Humans are a complex species. Our brains are highly specialized in accumulating various experiences and knowledge. Each individual is unique in their talents and abilities. From childhood to adulthood, humans undergo changes in their personalities. Every person differs from others as each one has experienced different life experiences.
Some people do not hesitate to speak during interviews or meetings despite their lesser knowledge. While others find a problem letting their opinions out even though they are knowledgeable. This is because each person differs in their level of self-esteem.
Is there any link between childhood trauma and adult self-esteem? The short answer is ‘Yes’.
What is self-esteem?
Self-esteem may be defined as perceptions or beliefs about oneself. It is a measure people use to judge their worth or abilities.
A person is said to possess high self-esteem when they value their worth, have confidence in their abilities and accept themselves as they are. A person with low self-esteem is hesitant and judges themselves critically. Although genetics also play a role in determining a person’s optimism and self-esteem but let that be for another topic.
Read on to understand the connection between childhood trauma and adult self-esteem.
Some common types of childhood trauma:
- Physical Abuse: The child is often beaten or physically hurt by their parents or caregivers for no particular mistake.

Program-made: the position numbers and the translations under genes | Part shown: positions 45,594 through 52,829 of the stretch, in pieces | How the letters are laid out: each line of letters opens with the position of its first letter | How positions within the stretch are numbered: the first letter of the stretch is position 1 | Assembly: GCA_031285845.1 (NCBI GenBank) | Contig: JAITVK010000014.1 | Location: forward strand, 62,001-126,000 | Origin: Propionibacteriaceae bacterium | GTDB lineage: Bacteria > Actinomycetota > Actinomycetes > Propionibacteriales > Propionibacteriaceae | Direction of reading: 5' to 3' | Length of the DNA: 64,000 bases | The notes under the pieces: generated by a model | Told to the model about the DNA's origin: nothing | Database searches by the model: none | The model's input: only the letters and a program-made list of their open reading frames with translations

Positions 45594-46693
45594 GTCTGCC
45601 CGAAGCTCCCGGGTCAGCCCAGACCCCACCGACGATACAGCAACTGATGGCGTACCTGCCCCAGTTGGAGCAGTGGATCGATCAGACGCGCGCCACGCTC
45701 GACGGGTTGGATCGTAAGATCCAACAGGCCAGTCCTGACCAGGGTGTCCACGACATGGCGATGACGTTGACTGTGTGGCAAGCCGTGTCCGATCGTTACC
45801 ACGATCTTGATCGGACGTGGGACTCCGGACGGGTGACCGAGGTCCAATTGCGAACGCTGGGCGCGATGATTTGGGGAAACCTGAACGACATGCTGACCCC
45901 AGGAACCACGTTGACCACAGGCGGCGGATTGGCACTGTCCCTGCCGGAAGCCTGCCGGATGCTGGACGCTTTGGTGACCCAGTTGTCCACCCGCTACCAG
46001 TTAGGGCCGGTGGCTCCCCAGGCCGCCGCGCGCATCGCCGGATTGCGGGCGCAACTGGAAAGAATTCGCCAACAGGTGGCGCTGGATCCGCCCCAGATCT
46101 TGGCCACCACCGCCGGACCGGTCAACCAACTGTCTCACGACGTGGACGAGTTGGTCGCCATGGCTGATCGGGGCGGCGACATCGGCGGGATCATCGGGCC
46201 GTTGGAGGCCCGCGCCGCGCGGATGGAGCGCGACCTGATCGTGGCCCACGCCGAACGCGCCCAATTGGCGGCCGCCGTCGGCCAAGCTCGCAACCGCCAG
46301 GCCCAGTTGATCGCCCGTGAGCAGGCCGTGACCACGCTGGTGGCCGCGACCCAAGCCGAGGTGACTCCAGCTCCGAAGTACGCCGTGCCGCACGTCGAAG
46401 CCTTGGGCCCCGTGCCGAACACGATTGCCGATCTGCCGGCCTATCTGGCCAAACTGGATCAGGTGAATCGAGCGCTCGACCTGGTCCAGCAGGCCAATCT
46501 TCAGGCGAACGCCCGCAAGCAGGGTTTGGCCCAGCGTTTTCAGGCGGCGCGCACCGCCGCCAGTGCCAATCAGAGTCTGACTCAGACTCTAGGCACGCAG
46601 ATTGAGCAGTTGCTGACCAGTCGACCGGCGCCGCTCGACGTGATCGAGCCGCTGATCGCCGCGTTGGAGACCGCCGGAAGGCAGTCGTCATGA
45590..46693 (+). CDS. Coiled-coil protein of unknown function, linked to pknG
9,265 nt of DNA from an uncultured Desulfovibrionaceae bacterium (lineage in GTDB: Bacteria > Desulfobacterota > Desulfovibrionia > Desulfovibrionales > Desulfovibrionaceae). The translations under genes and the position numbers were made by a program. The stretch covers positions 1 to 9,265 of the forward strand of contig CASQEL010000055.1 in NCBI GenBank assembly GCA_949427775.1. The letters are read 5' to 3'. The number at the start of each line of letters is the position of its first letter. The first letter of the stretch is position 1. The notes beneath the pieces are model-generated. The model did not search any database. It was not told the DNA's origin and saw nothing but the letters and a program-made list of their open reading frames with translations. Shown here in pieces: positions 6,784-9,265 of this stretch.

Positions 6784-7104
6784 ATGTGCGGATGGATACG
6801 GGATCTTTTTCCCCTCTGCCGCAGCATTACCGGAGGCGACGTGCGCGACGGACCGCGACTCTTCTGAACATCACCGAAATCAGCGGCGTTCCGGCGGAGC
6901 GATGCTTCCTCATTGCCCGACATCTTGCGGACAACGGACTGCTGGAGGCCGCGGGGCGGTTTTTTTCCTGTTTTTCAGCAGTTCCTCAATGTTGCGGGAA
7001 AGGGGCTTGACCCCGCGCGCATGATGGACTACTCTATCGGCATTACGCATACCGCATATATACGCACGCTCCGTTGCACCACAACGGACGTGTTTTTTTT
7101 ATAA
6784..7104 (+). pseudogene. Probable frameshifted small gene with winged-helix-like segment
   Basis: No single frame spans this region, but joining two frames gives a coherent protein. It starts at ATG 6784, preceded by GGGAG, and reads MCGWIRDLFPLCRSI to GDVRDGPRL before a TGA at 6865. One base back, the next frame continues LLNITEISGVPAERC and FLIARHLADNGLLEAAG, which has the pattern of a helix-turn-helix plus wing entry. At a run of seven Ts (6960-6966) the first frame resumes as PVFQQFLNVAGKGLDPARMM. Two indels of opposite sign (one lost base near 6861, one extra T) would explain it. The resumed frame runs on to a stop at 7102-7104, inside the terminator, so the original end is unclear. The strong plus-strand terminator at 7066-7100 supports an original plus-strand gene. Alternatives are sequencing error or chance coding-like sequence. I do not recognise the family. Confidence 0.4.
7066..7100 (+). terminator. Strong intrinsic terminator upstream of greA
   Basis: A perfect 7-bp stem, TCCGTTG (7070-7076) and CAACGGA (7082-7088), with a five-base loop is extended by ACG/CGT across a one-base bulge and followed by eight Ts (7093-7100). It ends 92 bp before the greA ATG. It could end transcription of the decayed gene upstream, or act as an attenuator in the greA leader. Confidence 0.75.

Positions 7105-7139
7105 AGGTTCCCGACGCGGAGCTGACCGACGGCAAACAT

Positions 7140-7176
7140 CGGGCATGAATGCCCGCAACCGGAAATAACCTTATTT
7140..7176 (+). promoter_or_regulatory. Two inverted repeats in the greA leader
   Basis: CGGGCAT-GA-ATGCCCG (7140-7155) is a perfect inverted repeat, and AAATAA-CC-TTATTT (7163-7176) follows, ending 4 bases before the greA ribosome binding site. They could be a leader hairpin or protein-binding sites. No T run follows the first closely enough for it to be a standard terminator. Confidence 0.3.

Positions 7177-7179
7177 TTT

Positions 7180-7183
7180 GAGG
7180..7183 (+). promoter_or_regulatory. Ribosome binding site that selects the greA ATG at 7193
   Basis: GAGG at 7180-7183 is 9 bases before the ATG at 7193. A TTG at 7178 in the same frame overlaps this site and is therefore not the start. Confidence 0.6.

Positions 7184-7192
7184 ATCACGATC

- Emotional Abuse or Neglect: The child is deprived of emotional needs. They are often criticized harshly by words. This can impact them deeply. When the child is not met with their emotional needs, it is called neglect.
- Sexual Abuse: The child has undergone sexual harassment repeatedly by some close relatives. Rape is also considered in this regard.
The other types of childhood trauma may be dysfunctional households, bullying, poverty, etc. All of these can act as a connection between psychological scars and low self-esteem in adulthood.
How Parents and Caregivers can Impact Self-esteem in Children?
Parents are a child’s first contact and they play a crucial role in shaping their self-esteem. Children tend to imitate adults and do not yet have the ability to differentiate between right and wrong. Effective parenting ensures that children have healthy confidence and are able to integrate into society as they grow up.
However, parents can sometimes unknowingly go wrong in their parenting. Certain psychopathic parents may even intentionally harm their children. Therefore, it is important to understand the impact of childhood experiences on adult development and how the brain functions.